Showing posts with label tango uk. Show all posts
Showing posts with label tango uk. Show all posts

Sunday, 29 September 2019

Petroleo one of the great maestros of Tango argentino (In spanish)

This is an article i found when in my second year of dancing and learning argentine tango. It opened my eyes as a dancer and created more ability to understand something of the nature of tango. I don't pretend to have the answers and neither does Petroleo, but he certainly wasn't affraid to own new steps he thought he had discovered. Petroleo is known in these days as one of the great Milongueros and revered amongst close embrace dancers who say free leg moves have no place on the dance floor. See my other article of my own views on this topic, its not an easy question and have a multitude of angles. This article is truly writing about improvisation and understanding through trying, failing, trying and creating new beautiful movements to dance...



ENTREVISTA A PETROLEO (CARLOS ALBERTO ESTÉVEZ)
by Rolando Valdivia on Tuesday, 8 November 2011 at 17:05

        PETROLEO     

    Reportaje de Sergio Criscolo.





Bailarín (1912 - Mayo de 1995) 

Nombre real: Carlos Alberto Estévez



En el momento de este reportaje, Petróleo estaba a punto de cumplir 80 años, nacido en 1912 comenzó a bailar en 1928.
Fue bancario durante 36 años y vivía en el barrio de Villa Devoto. En 1988 dejó de bailar por una afección en sus rodillas,
desde entonces vive de sueños. Me pusieron Petróleo porque tomaba mucho vino. Era un borracho. Desde hace algún tiempo
tomo gaseosas, pero es peor, oxida. Siempre me gusto el tango sencillo. Al baile del tango lo cambié yo. Yo inventé el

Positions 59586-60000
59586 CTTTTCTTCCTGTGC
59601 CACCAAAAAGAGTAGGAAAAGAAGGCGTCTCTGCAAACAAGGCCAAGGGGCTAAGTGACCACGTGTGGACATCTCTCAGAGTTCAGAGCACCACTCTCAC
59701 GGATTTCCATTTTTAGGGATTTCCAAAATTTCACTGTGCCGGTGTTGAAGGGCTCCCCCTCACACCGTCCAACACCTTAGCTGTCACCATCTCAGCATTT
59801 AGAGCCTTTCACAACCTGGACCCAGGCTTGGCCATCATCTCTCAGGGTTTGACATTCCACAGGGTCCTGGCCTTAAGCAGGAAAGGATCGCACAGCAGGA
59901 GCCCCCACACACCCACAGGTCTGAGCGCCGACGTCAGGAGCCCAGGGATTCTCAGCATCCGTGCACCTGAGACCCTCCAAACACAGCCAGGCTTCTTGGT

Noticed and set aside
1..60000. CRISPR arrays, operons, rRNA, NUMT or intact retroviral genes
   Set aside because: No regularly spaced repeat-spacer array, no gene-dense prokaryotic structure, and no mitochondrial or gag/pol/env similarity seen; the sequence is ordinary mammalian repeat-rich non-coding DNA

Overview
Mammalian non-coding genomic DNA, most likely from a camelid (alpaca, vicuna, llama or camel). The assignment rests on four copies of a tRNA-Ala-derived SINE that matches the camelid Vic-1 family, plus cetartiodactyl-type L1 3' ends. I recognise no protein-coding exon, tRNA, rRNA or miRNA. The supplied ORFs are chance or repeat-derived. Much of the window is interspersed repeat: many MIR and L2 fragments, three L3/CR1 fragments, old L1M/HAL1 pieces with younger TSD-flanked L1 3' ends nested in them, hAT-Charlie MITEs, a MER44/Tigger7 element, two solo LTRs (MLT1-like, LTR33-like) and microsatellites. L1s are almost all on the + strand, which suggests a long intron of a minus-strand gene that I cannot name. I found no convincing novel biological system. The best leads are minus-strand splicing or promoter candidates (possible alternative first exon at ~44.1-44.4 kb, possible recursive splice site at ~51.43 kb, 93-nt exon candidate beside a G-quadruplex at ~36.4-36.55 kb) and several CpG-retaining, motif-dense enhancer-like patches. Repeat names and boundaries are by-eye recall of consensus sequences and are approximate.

giro, el contrafrente, cambiar de posturas, los boleos. Además, yo desprendí el sexo de la danza. Antes el hombre iba a buscar
una pierna no una bailarina, iba a apretar no a bailar. Yo iba a bailar. Conocer a través de los ensayos a la pareja es muy importante,
de ese modo uno conoce el manejo. A mi mejor pareja, con la que después viví, la conocí en un baile, fue en 1930, se
llamaba Esperanza Díaz. Ensayábamos mucho. Bailamos juntos hasta 1949 y un año después se fue. ¡En buena hora!. Ya no
quise tener otra. Cuando había alguna exhibición me entendía bien con la negra Martita que acostumbraba a bailar en el Agusteo,
de Sarmiento y Uruguay, también en el Unione e Benevolenza, que estaba a la vuelta del otro y el dueño era el mismo. En Villa
Devoto bailé en el Club Rosa de Abril y en Villa Urquiza en muchos: Pinocho, Sin Rumbo, etc. En el club Atlanta conocí a
Juan Carlos Copes que andaría entonces por los 20 años. En los salones estaba prohibido bailar con corte, si lo hacíamos alguien se
acercaba y nos decía: "Pase por boletería" y allí nos recomendaban e nos echaban. Nos llamaban compadritos. Hubo épocas que los